The house has 2 bedrooms: one downstairs on the ground floor with a deluxe queen-sized mattress, desk and iMac. The large, upstairs master loft also has a queen-sized mattress, a half-bathroom, and overlooks the living room (there's no door at the top of the stairs, but it still feels private). Both rooms have abundant closet space.
The living room has a new couch, art books, board games, a TV with HDMI & mini display cords for connecting with a laptop. A large dining room table seats 6 or 8 comfortably.
The kitchen is stocked with essentials (spices, baking supplies, etc.), and lots of pots and pans for cooking and baking, which we hope you’ll make good use of.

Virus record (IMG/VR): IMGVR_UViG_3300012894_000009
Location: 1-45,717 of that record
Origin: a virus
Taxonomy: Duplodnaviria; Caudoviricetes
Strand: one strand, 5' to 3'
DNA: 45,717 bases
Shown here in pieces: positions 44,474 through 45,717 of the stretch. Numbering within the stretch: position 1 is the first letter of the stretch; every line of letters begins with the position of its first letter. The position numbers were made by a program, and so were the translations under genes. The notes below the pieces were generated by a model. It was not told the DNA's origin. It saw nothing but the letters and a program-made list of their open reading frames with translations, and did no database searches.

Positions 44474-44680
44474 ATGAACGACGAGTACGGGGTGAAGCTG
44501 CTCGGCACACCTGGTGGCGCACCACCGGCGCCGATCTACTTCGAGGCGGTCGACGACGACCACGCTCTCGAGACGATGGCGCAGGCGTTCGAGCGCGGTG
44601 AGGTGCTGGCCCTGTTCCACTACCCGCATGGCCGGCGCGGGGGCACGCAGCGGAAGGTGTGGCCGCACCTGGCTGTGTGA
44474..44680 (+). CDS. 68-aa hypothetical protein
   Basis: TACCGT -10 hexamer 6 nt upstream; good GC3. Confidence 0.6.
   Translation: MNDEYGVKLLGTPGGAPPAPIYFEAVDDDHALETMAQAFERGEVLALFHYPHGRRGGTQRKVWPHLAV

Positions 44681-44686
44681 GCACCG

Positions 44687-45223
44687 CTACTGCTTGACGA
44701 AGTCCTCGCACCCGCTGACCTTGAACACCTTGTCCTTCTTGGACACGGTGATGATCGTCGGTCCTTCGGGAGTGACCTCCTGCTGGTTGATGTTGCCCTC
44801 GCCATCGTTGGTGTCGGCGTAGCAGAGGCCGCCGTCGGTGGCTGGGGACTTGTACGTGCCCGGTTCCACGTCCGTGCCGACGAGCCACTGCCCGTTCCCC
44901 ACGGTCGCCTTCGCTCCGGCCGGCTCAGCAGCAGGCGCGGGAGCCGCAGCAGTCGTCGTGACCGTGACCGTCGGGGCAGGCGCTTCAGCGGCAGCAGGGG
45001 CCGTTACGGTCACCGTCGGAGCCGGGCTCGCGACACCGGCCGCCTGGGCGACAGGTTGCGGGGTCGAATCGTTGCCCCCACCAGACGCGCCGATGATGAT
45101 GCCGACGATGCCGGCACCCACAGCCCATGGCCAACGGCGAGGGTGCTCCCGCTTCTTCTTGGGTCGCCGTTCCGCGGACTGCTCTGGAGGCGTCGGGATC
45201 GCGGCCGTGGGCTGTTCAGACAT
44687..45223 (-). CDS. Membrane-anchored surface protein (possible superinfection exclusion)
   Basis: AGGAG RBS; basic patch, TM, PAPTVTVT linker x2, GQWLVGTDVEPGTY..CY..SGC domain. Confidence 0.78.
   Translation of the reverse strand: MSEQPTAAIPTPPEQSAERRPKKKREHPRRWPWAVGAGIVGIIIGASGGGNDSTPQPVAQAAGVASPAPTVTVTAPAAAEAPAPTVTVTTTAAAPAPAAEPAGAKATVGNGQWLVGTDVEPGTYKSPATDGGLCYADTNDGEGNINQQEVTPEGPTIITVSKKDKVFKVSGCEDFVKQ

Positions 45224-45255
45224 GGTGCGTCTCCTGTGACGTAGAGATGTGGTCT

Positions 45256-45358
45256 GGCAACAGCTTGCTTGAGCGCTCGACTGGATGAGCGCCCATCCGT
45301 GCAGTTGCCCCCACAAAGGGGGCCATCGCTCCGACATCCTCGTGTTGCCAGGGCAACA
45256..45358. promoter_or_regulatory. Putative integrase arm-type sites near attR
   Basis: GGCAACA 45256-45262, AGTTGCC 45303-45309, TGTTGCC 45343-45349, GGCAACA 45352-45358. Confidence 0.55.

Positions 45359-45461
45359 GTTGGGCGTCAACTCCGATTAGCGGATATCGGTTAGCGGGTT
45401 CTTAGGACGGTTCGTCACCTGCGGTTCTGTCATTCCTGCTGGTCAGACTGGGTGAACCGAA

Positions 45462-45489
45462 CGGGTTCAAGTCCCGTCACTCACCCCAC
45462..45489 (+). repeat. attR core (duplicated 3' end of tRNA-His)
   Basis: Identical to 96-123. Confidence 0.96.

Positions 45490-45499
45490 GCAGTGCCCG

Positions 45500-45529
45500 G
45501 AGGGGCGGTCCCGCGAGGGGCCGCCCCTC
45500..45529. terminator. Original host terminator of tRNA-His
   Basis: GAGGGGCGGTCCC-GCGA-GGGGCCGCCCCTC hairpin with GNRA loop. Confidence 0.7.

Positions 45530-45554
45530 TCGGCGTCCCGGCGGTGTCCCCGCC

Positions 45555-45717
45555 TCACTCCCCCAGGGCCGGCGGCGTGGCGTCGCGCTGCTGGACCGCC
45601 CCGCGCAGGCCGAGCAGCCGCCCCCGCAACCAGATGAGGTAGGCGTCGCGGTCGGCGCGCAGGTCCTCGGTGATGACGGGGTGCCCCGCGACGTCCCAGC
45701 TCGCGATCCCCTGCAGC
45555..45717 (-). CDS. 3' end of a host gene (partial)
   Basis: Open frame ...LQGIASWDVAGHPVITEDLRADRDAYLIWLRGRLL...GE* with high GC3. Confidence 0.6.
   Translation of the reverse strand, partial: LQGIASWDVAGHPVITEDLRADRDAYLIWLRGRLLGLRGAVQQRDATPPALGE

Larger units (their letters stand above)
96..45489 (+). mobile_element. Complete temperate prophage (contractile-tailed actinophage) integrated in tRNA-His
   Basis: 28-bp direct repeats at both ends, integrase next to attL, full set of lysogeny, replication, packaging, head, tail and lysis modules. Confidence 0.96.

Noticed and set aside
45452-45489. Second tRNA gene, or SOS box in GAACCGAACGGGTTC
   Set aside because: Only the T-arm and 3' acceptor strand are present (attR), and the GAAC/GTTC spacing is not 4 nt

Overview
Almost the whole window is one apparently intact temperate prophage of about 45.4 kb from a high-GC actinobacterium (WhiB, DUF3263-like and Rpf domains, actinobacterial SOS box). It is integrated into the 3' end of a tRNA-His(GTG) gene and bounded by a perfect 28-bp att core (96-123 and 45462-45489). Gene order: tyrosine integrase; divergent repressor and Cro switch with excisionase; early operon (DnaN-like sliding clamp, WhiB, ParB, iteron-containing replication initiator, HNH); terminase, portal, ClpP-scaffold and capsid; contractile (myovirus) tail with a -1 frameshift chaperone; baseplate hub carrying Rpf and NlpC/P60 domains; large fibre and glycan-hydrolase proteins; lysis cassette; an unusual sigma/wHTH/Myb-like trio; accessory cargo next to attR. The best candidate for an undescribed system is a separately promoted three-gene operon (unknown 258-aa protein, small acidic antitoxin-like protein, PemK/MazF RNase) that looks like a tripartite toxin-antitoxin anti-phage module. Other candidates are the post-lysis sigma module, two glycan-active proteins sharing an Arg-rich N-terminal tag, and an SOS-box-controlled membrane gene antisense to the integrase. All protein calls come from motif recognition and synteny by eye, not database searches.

Linens and towels are provided.
The house also has: 
- wifi 
- dishwasher + microwave 
- washer + dryer 
- central air 
- a deep bathtub 
- beautifully restored floors 
- plants!

What's nearby? 

We’re sandwiched between Minnewaska State Park (20 minutes), the Shawangunks (10 minutes), and the Catskills (20-30 minutes), so there’s extensive trails for hiking, rock climbing, snowshoeing, and endless other outdoor activity. There’s also tons of cycling, swimming holes, jogging trails, tubing (on the Esopus River), and yoga studios in the area.
Golf is literally just out the back door at the Stone Dock Golf Course. For a little local putting you can go next door to the High Falls Cafe and get right on the green. Don’t worry, though, no golf balls will disturb (though you may see an occasional passerby on the green.) You can also check out the The woodstock Country Club, The Lazy Swan Golf & Country Club, or the golf course at Mohonk Mountain.